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Med School Receives $1.8M Grant to Establish Primary Care Fellowship

Dr. Victoria Kaprielian, associate dean for faculty development and medical education at Campbell University’s Jerry M. Wallace School of Osteopathic Medicine, has been awarded a $1.8M five-year grant through the Health Resources and Services Administration to fund a Primary Care Champions Fellowship.

The purpose of the program is to strengthen primary care and the workforce by establishing fellowship programs to train community-based practicing primary care physician and/or physician assistant champions to lead health care transformation and enhance teaching in community-based settings.

“We know that we need more clinical teachers,” said Dr. Kaprielian. “We are particularly focused on rural and medically underserved populations and [training] fellows from those settings.”

The School of Medicine is surrounded by rural and medically underserved areas. Many of the preceptors currently working with Campbell medical students are practicing in those communities, and in medically underserved areas throughout North Carolina.

“This part-time fellowship allows clinicians who are already in practice to get more training in how to modernize their practices, how to adapt to the changing healthcare system, and how to do that effectively so they can teach in the practice setting,” said Kaprielian. “Many current practitioners are feeling overwhelmed and overworked, so the idea of adding a learner to the mix can be [even more] overwhelming.”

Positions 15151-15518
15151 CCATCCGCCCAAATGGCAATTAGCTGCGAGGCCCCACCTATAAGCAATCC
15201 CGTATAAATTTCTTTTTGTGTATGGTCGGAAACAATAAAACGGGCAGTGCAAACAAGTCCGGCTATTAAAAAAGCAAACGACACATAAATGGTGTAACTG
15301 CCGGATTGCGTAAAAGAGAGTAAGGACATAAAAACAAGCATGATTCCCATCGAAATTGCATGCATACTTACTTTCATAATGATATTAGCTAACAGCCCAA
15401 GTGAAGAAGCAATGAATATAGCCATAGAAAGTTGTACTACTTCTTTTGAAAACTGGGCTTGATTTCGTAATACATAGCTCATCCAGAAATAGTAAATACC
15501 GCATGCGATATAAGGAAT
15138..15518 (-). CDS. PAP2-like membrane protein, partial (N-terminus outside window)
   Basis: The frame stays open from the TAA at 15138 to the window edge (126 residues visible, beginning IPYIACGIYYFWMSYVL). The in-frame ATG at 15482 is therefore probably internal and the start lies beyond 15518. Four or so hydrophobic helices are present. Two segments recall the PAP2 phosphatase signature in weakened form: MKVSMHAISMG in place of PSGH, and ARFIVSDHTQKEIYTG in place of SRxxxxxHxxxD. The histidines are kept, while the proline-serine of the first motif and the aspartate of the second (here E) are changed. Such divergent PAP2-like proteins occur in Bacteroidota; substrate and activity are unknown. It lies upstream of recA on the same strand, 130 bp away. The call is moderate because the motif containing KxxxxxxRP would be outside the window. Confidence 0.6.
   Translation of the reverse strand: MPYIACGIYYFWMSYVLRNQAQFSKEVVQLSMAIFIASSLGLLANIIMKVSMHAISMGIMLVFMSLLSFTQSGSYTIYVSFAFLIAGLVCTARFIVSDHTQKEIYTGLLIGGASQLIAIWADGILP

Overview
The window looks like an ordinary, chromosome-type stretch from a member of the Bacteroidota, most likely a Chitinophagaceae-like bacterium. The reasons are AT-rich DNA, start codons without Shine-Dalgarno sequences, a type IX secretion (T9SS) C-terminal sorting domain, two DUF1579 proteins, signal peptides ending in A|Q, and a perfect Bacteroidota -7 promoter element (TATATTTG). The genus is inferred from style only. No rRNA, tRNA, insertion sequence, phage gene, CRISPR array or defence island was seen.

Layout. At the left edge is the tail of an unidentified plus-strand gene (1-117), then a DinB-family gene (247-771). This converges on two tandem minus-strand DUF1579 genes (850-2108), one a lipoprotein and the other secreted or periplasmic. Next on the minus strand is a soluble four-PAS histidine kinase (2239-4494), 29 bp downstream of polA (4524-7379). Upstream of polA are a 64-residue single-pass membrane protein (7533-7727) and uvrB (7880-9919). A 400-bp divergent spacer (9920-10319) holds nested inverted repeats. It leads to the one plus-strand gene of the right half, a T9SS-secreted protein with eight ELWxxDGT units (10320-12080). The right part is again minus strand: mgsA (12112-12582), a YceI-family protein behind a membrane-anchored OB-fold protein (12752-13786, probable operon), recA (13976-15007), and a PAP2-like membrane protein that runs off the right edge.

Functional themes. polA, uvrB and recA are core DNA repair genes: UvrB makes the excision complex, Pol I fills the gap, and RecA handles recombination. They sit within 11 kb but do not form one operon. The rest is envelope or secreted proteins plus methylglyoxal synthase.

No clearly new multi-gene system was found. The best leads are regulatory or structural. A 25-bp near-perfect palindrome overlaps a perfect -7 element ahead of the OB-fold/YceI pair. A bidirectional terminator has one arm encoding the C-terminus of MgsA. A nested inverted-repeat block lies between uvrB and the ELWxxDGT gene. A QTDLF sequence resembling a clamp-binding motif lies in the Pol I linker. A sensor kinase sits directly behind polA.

The one-year program requires fellows to attend a four-hour class on-campus each week and complete a practice transformation project. Weekly topics include leadership and managing change, teaching skills, and administrative skills for running the business and/or educational aspects for any type of practice.

The practice transformation project allows for the direct application of these skills. The fellows identify an area, clinical or educational, within their respective practices that needs improvement. They analyze it and implement a change that they can then manage moving forward.

“This is all about empowering [providers] to be able to make changes in their practices,” said Kaprielian. “[It creates a positive environment] that can incorporate learners, improve quality of care, and keep the clinicians thriving and happy – and their patients well-served – while training more clinicians to come to those communities.”

— SHELLEY HOBBS